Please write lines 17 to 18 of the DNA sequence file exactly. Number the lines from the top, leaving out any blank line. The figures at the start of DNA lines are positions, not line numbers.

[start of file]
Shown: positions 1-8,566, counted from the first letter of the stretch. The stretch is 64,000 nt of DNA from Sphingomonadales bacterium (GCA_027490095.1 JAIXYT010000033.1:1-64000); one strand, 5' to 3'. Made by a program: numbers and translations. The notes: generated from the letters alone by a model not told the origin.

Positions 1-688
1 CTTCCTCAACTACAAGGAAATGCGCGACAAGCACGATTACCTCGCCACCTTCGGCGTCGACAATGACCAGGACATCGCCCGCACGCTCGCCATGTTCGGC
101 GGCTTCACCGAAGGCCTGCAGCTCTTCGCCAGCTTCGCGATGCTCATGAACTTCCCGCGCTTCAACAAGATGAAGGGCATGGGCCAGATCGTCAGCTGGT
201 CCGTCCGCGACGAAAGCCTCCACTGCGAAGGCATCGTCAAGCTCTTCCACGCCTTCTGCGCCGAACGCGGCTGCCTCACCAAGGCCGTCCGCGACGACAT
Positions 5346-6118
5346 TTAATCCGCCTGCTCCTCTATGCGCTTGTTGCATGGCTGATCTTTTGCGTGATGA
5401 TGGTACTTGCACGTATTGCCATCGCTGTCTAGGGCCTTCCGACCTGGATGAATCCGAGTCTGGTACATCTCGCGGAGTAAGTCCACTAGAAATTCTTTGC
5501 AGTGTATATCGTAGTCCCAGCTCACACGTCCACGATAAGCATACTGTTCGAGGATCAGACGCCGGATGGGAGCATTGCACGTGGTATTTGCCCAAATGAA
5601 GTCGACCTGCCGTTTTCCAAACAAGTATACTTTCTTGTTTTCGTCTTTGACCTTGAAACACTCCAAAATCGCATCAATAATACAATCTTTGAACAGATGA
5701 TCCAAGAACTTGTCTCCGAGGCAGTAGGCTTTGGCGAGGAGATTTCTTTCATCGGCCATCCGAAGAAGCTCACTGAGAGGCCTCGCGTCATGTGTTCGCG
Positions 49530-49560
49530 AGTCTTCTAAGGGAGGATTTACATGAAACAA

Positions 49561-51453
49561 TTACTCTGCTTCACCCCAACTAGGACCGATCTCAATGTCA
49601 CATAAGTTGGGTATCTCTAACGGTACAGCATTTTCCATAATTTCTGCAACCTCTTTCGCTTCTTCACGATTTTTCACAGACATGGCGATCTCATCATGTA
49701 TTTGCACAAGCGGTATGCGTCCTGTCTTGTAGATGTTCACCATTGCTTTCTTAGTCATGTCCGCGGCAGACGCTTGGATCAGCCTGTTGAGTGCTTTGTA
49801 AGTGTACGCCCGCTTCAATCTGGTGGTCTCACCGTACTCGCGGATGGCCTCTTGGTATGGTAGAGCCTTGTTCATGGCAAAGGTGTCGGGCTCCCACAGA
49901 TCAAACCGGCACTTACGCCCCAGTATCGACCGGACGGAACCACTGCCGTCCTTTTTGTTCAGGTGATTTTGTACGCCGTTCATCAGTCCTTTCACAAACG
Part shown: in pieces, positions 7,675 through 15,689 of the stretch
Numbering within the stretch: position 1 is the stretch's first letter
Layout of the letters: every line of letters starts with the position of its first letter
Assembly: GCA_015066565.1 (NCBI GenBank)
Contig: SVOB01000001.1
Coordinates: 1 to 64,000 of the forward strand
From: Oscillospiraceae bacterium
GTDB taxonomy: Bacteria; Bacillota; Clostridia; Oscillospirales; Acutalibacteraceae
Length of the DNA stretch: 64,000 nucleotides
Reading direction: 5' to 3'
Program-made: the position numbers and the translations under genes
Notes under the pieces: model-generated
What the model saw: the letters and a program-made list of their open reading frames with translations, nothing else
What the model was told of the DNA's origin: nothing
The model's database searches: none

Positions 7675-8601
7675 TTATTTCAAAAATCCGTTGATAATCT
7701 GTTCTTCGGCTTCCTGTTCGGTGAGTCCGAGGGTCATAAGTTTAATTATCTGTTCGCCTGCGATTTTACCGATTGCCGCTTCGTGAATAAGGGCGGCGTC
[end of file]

49701 TTTGCACAAGCGGTATGCGTCCTGTCTTGTAGATGTTCACCATTGCTTTCTTAGTCATGTCCGCGGCAGACGCTTGGATCAGCCTGTTGAGTGCTTTGTA
49801 AGTGTACGCCCGCTTCAATCTGGTGGTCTCACCGTACTCGCGGATGGCCTCTTGGTATGGTAGAGCCTTGTTCATGGCAAAGGTGTCGGGCTCCCACAGA